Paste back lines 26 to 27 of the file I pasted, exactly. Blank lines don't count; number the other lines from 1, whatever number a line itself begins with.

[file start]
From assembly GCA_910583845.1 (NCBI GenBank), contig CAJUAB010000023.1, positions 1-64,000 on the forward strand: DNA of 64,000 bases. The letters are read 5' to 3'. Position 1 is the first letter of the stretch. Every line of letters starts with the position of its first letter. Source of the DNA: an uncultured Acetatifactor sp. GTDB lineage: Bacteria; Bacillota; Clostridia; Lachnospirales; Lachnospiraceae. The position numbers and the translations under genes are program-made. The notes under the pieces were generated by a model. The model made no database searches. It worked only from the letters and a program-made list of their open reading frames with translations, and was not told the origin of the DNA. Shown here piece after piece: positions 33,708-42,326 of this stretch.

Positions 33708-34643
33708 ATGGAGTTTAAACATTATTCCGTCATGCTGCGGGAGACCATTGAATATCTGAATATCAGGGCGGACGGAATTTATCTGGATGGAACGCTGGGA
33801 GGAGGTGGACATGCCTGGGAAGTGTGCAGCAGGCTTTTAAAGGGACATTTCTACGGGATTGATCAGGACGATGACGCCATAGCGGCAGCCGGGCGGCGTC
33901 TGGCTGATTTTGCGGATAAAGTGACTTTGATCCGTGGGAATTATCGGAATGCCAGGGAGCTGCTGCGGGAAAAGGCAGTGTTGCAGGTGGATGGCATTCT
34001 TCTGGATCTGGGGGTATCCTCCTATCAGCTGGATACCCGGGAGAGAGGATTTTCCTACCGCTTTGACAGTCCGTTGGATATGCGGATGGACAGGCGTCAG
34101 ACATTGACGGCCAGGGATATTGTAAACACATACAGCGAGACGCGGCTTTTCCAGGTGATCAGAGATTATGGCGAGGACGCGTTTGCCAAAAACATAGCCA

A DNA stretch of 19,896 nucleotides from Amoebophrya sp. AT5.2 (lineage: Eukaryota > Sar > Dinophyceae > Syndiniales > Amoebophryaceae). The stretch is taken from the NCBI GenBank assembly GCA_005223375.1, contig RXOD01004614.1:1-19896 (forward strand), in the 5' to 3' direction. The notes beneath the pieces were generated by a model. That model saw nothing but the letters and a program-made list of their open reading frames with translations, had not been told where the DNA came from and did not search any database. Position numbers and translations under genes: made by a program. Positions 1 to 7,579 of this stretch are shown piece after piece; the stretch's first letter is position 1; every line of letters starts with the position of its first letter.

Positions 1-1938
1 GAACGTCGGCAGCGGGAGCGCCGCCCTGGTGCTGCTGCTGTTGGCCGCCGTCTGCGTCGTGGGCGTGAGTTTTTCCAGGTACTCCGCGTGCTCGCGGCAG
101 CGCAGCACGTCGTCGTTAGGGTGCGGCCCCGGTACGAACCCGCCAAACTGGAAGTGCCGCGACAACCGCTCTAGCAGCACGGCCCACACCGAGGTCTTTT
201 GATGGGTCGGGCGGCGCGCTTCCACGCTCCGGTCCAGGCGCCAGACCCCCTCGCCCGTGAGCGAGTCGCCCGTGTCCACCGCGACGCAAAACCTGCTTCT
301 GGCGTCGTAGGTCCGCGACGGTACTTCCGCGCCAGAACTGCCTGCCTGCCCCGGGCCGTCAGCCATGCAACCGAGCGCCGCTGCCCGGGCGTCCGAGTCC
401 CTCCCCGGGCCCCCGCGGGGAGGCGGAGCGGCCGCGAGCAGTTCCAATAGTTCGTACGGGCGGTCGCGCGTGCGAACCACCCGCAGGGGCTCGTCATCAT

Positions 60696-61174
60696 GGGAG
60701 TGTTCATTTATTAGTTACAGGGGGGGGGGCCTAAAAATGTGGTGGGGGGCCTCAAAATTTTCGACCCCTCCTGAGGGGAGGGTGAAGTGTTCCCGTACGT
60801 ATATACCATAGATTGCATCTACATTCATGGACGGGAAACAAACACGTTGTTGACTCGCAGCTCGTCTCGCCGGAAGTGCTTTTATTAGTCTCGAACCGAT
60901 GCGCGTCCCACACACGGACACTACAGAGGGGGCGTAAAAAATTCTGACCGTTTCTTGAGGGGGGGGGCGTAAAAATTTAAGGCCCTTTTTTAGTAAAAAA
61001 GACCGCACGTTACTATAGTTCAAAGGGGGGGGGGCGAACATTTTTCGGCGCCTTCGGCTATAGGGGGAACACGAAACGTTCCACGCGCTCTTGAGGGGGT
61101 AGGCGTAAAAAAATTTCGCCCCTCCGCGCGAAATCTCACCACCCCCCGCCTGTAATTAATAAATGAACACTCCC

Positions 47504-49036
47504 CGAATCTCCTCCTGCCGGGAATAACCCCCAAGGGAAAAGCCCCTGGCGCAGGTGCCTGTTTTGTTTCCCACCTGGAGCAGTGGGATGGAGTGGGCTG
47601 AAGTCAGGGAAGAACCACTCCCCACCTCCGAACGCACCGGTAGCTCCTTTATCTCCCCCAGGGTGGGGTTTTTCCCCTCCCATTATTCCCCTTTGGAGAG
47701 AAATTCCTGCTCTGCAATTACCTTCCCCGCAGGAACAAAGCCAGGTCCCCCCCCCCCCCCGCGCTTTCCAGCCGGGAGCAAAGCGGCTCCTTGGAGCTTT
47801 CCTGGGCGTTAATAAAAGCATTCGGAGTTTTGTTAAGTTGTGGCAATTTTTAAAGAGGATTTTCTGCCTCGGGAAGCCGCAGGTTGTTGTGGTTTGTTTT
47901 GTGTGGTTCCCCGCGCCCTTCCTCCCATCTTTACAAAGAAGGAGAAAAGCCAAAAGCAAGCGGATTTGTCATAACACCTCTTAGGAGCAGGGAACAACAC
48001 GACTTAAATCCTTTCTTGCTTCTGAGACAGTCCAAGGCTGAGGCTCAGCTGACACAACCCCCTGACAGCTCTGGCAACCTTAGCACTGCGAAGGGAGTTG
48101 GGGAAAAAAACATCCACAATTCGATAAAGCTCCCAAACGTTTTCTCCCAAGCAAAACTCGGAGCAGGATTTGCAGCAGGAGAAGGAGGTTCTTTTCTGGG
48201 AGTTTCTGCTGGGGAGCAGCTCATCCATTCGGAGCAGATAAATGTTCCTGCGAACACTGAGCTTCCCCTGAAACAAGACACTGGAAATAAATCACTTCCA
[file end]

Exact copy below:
47801 CCTGGGCGTTAATAAAAGCATTCGGAGTTTTGTTAAGTTGTGGCAATTTTTAAAGAGGATTTTCTGCCTCGGGAAGCCGCAGGTTGTTGTGGTTTGTTTT
47901 GTGTGGTTCCCCGCGCCCTTCCTCCCATCTTTACAAAGAAGGAGAAAAGCCAAAAGCAAGCGGATTTGTCATAACACCTCTTAGGAGCAGGGAACAACAC